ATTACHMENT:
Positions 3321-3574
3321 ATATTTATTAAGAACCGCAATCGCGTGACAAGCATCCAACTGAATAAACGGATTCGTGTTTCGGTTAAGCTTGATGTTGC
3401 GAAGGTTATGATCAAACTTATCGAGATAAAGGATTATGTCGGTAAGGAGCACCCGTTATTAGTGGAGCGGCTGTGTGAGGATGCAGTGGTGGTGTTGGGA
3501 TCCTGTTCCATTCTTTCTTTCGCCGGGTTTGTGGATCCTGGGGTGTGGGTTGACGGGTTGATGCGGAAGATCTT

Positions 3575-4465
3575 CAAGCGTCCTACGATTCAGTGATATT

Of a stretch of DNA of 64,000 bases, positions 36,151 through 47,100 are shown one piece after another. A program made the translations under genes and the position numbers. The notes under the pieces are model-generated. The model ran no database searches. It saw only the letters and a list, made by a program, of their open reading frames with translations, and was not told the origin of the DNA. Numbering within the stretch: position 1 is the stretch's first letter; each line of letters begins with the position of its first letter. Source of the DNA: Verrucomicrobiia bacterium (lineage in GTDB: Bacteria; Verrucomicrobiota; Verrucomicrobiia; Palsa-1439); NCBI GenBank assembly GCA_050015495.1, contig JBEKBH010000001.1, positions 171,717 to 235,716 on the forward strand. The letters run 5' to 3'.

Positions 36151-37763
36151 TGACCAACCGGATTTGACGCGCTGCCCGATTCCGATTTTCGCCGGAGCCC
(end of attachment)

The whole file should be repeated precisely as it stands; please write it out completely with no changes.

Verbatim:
Positions 3321-3574
3321 ATATTTATTAAGAACCGCAATCGCGTGACAAGCATCCAACTGAATAAACGGATTCGTGTTTCGGTTAAGCTTGATGTTGC
3401 GAAGGTTATGATCAAACTTATCGAGATAAAGGATTATGTCGGTAAGGAGCACCCGTTATTAGTGGAGCGGCTGTGTGAGGATGCAGTGGTGGTGTTGGGA
3501 TCCTGTTCCATTCTTTCTTTCGCCGGGTTTGTGGATCCTGGGGTGTGGGTTGACGGGTTGATGCGGAAGATCTT

Positions 3575-4465
3575 CAAGCGTCCTACGATTCAGTGATATT

Of a stretch of DNA of 64,000 bases, positions 36,151 through 47,100 are shown one piece after another. A program made the translations under genes and the position numbers. The notes under the pieces are model-generated. The model ran no database searches. It saw only the letters and a list, made by a program, of their open reading frames with translations, and was not told the origin of the DNA. Numbering within the stretch: position 1 is the stretch's first letter; each line of letters begins with the position of its first letter. Source of the DNA: Verrucomicrobiia bacterium (lineage in GTDB: Bacteria; Verrucomicrobiota; Verrucomicrobiia; Palsa-1439); NCBI GenBank assembly GCA_050015495.1, contig JBEKBH010000001.1, positions 171,717 to 235,716 on the forward strand. The letters run 5' to 3'.

Positions 36151-37763
36151 TGACCAACCGGATTTGACGCGCTGCCCGATTCCGATTTTCGCCGGAGCCC